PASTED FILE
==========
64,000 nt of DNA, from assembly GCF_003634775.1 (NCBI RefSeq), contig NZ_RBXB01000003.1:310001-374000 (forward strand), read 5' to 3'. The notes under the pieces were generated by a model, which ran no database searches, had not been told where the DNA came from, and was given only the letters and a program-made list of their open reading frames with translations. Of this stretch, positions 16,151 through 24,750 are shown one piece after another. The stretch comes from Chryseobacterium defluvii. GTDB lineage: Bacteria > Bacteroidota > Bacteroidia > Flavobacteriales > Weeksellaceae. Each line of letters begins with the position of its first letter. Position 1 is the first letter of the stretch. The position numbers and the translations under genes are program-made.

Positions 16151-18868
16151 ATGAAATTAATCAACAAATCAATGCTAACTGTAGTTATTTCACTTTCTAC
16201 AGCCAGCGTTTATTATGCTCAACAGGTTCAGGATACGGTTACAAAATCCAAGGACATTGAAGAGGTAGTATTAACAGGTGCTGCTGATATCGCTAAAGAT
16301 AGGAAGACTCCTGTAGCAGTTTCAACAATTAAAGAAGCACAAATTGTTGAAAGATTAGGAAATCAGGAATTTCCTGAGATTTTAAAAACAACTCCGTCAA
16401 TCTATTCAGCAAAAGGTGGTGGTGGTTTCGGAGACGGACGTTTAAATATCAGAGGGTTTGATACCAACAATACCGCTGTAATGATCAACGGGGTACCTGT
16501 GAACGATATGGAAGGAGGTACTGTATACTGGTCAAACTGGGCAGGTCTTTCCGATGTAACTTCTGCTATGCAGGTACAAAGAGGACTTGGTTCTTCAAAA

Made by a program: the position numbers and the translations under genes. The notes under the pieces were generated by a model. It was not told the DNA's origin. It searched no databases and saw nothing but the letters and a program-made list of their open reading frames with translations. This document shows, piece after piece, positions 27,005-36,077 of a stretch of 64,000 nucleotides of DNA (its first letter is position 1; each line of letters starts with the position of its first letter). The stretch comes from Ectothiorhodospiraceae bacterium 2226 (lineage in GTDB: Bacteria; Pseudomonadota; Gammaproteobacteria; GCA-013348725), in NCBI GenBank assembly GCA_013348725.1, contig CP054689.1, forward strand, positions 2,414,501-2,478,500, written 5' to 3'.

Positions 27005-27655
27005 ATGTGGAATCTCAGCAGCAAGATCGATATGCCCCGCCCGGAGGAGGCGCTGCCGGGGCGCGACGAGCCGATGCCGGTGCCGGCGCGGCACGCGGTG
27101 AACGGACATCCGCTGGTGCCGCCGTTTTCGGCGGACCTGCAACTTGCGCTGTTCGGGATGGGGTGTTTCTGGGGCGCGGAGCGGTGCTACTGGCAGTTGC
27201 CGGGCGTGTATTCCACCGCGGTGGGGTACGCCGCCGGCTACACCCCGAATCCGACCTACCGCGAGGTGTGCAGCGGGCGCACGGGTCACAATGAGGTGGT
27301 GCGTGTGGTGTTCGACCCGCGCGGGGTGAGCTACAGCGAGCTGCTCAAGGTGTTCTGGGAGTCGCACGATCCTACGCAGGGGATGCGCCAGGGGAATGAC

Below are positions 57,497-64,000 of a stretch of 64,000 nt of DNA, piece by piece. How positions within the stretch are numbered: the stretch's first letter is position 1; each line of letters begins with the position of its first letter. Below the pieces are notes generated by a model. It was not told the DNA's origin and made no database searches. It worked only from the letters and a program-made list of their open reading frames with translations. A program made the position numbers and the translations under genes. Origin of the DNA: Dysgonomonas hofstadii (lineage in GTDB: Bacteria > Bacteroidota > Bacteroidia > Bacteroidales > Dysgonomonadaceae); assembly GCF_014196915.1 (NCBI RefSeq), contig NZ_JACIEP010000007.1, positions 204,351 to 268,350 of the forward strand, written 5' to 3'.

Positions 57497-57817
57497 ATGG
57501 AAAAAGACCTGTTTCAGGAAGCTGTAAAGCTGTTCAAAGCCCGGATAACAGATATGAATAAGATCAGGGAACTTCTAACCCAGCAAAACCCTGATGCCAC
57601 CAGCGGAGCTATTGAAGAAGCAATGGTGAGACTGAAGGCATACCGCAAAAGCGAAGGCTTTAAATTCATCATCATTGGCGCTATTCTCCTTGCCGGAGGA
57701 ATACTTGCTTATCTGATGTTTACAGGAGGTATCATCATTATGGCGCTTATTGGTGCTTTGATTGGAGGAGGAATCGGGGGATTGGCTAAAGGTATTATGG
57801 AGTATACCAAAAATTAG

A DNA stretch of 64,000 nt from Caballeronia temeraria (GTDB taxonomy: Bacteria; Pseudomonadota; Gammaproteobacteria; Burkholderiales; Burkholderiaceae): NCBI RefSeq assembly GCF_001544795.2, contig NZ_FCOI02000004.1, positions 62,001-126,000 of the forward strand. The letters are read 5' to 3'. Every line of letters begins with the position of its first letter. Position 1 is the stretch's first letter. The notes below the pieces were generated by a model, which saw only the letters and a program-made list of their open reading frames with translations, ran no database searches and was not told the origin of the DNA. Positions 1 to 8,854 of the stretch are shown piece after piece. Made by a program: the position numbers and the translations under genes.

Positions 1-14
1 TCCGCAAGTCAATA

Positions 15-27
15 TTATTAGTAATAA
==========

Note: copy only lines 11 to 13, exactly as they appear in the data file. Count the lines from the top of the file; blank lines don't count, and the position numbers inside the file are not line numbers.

27101 AACGGACATCCGCTGGTGCCGCCGTTTTCGGCGGACCTGCAACTTGCGCTGTTCGGGATGGGGTGTTTCTGGGGCGCGGAGCGGTGCTACTGGCAGTTGC
27201 CGGGCGTGTATTCCACCGCGGTGGGGTACGCCGCCGGCTACACCCCGAATCCGACCTACCGCGAGGTGTGCAGCGGGCGCACGGGTCACAATGAGGTGGT
27301 GCGTGTGGTGTTCGACCCGCGCGGGGTGAGCTACAGCGAGCTGCTCAAGGTGTTCTGGGAGTCGCACGATCCTACGCAGGGGATGCGCCAGGGGAATGAC